Note: this article is based on a chapter from the book, Smash Fear and Write like a Pro.
Lets face it: most writers are sensitive folks.
We have an intense sense of empathy for our fellow man, and an inquisitive scepticism that leaves us questioning the world around us and rarely taking anything at face value.
These traits are extremely valuable when it comes to creating art, but they also have an unfortunate tendency of turning on us. In the same way that we question the world around us, we begin to question the validity of our talents and creations. This self-examination and awareness, combined with an artistic emotional vulnerability, can often lead to paralysis, if not all-out despair.
The fear that you and what you write simply aren’t good enough is, perhaps, the most common and easily recognized fear faced by writers. Self-doubt, second-guessing, and self-loathing are rampant in the writing community, even amongst veteran authors.
You are certainly not alone if you find yourself questioning the quality of your writing. But I must ask you: when you label yourself as “not good enough”, who exactly is it that you are “not good enough” in comparison to?
Are you “not good enough” compared to Stephen King, one of the most popular authors from the latter half of the 20th century? Are you not as good as Hugh Howey, author of the Wool series, and one of the most successful self-published authors in recent years? Maybe you pale in comparison to the likes of Virginia Woolf, who was able to craft some of the most beautiful sentences English prose has ever seen?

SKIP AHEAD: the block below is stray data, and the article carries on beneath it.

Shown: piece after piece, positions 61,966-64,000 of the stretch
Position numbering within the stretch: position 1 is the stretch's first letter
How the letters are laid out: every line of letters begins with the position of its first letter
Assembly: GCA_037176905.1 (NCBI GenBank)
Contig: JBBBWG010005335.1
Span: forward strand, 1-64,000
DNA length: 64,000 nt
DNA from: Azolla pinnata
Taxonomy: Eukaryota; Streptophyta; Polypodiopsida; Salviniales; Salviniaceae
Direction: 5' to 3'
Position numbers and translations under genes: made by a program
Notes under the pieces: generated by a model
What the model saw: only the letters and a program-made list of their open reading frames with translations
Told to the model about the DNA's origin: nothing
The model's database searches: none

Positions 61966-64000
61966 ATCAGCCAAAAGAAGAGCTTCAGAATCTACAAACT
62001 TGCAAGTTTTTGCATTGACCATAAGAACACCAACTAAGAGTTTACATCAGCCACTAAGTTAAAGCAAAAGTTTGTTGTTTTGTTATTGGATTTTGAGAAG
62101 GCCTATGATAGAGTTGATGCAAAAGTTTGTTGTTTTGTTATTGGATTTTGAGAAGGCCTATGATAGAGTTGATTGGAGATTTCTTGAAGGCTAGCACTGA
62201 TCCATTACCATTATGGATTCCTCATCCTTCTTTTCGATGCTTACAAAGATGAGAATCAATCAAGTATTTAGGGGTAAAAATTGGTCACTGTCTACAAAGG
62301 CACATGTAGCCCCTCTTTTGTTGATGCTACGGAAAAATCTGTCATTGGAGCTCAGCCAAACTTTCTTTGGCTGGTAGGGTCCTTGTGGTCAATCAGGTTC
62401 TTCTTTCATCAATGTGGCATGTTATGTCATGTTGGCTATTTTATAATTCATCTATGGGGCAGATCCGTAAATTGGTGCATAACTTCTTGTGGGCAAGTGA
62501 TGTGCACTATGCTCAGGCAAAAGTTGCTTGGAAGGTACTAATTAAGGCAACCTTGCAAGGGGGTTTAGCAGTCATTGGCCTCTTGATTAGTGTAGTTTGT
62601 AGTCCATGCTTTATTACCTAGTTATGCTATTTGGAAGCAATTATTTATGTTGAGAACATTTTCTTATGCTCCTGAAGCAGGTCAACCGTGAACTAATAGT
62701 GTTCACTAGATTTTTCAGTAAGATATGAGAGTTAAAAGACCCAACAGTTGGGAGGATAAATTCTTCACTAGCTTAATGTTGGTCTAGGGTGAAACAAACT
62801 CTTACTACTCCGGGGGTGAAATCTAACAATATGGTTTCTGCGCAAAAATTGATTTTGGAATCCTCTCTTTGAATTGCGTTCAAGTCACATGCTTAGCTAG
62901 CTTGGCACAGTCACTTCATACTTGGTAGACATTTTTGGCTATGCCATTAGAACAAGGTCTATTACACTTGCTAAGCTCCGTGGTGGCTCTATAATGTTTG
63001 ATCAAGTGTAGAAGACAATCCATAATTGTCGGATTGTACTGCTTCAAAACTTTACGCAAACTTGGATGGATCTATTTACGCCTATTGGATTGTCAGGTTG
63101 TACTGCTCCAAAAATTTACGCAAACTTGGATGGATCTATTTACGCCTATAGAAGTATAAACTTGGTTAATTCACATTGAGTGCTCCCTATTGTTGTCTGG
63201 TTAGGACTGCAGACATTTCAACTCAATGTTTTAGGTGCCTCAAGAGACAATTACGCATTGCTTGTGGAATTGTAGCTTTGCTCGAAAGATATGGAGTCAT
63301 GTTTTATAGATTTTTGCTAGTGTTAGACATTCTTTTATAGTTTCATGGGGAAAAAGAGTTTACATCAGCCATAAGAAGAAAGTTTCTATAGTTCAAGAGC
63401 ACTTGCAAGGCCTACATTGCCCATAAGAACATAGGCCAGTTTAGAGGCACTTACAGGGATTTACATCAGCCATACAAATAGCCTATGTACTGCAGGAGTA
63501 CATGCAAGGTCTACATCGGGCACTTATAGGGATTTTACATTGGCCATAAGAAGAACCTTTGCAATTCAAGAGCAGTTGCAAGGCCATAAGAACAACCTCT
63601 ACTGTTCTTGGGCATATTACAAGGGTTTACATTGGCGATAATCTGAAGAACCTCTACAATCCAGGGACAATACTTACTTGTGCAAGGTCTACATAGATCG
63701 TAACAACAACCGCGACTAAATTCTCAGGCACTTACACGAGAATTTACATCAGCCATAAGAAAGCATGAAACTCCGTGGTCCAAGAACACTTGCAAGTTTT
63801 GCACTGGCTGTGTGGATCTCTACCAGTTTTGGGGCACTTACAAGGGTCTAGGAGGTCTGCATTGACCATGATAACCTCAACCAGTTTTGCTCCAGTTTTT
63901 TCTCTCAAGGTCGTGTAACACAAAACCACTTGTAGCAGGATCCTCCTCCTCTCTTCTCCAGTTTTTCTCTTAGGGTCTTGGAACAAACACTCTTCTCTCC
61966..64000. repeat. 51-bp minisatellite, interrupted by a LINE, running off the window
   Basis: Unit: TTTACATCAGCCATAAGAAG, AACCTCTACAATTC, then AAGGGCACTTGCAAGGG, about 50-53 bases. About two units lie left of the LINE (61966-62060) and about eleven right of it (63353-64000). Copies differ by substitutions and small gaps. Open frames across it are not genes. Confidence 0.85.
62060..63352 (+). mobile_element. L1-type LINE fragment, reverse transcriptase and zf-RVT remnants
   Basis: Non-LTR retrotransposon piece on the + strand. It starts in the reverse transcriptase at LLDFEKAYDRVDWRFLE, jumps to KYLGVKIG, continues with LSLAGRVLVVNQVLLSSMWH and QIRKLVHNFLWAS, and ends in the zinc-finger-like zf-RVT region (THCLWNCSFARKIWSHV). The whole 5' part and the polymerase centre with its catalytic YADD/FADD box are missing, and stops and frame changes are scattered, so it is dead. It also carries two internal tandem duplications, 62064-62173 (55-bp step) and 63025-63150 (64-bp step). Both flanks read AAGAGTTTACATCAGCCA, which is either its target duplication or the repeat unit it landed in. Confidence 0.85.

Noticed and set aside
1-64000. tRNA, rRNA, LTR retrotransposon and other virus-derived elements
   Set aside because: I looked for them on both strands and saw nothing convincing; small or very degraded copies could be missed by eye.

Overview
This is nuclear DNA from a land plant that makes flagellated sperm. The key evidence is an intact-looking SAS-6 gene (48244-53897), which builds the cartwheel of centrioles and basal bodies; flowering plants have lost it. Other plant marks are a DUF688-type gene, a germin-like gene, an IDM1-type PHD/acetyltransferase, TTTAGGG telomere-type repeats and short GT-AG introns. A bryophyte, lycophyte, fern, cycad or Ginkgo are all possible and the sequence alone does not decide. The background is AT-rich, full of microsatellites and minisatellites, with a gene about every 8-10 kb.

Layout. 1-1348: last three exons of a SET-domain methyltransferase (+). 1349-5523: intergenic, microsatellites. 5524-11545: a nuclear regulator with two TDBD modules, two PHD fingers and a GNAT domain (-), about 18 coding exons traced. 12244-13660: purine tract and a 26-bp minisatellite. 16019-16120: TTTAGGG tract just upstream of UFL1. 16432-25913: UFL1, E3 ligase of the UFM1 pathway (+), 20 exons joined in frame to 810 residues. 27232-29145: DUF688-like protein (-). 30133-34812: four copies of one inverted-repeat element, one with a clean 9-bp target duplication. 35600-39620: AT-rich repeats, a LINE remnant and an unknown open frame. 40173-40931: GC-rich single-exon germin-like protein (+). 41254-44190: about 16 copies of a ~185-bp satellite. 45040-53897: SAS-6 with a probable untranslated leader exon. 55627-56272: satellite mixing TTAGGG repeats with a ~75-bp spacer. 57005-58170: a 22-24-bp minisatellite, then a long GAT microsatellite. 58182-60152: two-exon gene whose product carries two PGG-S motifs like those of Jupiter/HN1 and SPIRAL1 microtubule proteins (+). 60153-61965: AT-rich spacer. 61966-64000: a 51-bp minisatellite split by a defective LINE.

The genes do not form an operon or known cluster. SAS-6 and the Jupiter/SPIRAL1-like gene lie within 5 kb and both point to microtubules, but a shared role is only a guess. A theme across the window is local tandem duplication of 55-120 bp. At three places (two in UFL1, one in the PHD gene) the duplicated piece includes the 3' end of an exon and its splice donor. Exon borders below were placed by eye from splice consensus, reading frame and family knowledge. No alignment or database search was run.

You know what? If that is your standard, then you are probably right: it’s likely that you aren’t good enough.
In fact, forget comparing yourself to those masters. Right now, there’s a chance you aren’t even as good as that self-published author on Amazon who has sold five copies of his 99¢ ebook.
What makes him better than you?
He’s done the work.
He didn’t let his project grind to a halt in favour of sitting around comparing himself to anyone. He did the best he could, and he got his book out there and into five readers’ hands.
Writing a novel isn’t child’s play. You can save lives. You can alter the world around you. You can make life better for other beings, even if it’s just a single one. That is the opportunity you are missing when you give in to fear.
If you want a more immediate example, look at me. Am I as good as any of the famous authors mentioned above? No! And I never will be. But that doesn’t stop me from sharing my art with the world, and it doesn’t stop me from sharing my knowledge and experiences with you and my other students and readers.
And, every time I sit down to work at my writing, I’m getting a little bit better at it.
Just as you will when you stop comparing yourself to other and instead focus on is consistently and relentlessly getting better at writing. That’s it. The only person you should be comparing yourself to is you. Are you a better writer today than you were yesterday, or last year? If you are, great! Keep at it. If you’re not . . . get off your butt!
How you get better at writing books… is by writing books.
The only way you are ever going to be “good enough” – regardless of what your definition of “good enough” may be – is by doing the work.
Stop worrying about what anyone else is doing, or how you measure up in comparison to that person. Do your own thing. Create. Make mistakes. Make discoveries. Put your butt down in that chair and write your heart out. “Good enough” is no longer part of the equation.